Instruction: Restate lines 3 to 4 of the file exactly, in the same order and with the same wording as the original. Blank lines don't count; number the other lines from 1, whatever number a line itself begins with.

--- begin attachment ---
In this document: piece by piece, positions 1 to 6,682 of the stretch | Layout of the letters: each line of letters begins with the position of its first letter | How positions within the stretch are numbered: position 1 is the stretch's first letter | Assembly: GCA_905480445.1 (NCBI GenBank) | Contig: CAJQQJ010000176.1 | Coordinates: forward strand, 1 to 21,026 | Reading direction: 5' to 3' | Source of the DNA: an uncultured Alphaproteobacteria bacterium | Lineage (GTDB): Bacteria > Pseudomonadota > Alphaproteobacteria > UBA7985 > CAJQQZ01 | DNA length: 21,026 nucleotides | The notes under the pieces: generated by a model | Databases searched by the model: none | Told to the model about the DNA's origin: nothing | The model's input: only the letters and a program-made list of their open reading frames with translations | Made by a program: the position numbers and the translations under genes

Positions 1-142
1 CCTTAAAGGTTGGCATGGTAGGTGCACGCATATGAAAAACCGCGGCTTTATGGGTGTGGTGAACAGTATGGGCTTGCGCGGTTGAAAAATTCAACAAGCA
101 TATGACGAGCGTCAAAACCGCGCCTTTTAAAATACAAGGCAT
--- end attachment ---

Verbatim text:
1 CCTTAAAGGTTGGCATGGTAGGTGCACGCATATGAAAAACCGCGGCTTTATGGGTGTGGTGAACAGTATGGGCTTGCGCGGTTGAAAAATTCAACAAGCA
101 TATGACGAGCGTCAAAACCGCGCCTTTTAAAATACAAGGCAT